Island Speak (language)

Andre Cramblit andrekar at NCIDC.ORG
Fri Nov 7 17:49:17 UTC 2003

Posted on: Sunday, November 2, 2003

Hawaiian immersion saved the language

Unique in the nation, Hawai'i has two official state languages: English
and Hawaiian.

The latter was pulled back from the brink of extinction two decades ago,
thanks to Hawaiian-speaking kupuna, University of Hawai'i language
students and the 'Aha Punana Leo Hawaiian-immersion program.

Only a fraction of Hawai'i residents speak fluent Hawaiian, but the number
of children being educated in Hawaiian is growing and creating a
generation of bilingual citizens. This is a standard that is common and
accepted in Europe but is relatively rare in the United States.

And we all have to admire an effort that strives for educated literacy in
two languages at a time when a troubling number of Island residents have a
hard time speaking English competently as a first language, let alone a

This week, the 'Aha Punana Leo celebrates "20 years of living through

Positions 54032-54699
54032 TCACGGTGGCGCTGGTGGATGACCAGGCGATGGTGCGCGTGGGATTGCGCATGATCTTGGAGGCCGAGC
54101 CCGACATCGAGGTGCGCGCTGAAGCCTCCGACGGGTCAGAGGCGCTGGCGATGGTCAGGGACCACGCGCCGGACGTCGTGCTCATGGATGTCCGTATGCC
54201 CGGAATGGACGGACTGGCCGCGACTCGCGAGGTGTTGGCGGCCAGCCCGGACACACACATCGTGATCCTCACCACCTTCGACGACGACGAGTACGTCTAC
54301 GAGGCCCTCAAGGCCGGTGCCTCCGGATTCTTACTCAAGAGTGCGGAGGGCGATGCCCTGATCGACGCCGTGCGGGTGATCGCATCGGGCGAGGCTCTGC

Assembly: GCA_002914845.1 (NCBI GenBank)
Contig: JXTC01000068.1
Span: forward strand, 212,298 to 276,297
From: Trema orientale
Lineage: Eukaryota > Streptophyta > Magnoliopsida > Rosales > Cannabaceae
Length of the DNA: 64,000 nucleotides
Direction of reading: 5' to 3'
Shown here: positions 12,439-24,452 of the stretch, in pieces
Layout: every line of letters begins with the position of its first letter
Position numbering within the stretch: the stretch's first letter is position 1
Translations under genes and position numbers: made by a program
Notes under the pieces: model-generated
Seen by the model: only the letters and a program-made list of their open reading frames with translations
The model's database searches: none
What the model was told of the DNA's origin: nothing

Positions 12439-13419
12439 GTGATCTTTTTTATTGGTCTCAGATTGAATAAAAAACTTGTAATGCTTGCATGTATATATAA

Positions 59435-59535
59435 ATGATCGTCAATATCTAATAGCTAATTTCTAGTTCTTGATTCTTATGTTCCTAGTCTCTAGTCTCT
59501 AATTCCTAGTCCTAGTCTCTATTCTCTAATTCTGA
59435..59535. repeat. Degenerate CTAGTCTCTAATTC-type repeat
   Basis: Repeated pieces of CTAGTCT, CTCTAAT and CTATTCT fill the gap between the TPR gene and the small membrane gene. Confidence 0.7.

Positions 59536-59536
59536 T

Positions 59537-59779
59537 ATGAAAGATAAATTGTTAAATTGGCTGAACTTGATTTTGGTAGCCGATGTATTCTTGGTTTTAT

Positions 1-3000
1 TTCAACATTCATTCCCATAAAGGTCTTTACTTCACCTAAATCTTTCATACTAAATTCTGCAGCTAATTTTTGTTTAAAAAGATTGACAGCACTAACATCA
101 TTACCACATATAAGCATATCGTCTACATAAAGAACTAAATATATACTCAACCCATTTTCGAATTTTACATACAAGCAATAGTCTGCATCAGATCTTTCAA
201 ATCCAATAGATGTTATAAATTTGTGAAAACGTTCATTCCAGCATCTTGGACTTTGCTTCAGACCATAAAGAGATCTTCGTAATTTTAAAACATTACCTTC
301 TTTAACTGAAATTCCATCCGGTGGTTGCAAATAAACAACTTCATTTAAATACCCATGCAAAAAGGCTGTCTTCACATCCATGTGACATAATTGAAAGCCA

Hawaiian," and will honor Sens. Daniel Akaka and Dan Inouye for their
contributions to Hawaiian language and culture. A fund-raiser honoring the
two senators is set for this Sunday ( a week from today) at the Hilton
Hawaiian Village.

The 'Aha Punana Leo is a private, nonprofit corporation supported by
federal and charitable grants.

According to the 'Aha Punana Leo, nearly 2,000 children have been educated
in Hawaiian, and some have gone on to attend such prestigious institutions
as Punahou, Stanford and Oxford University.

That said, the program is not for everyone. The 'Aha's curriculum requires
that students learn only in Hawaiian through the fourth grade, based on
the premise that children should gain a firm grasp of Hawaiian before
adding English in the fifth grade.

The controversy of when to introduce English contributed to a split at Ke
Kula Ni'ihau O Kekaha on Kaua'i in 1999. Some parents and teachers felt
the children, who were raised speaking Ni'ihau Hawaiian, should learn
English earlier, and started their own charter school in Waimea.

It took courage to make a move they felt was best for their children.

The bottom line is, whether you wish to learn Hawaiian as a first language
or simultaneously with English, the state Department of Education, the
University of Hawai'i and the 'Aha Punana Leo offer these options, and
that's what keeps the Hawaiian language alive.

This is more than an interesting academic exercise, as important as that
alone might be. It is also a critical part of the effort to keep the
entire Hawaiian culture vibrant and real.

That is a direct benefit to everyone in these Islands.

More information about the Endangered-languages-l mailing list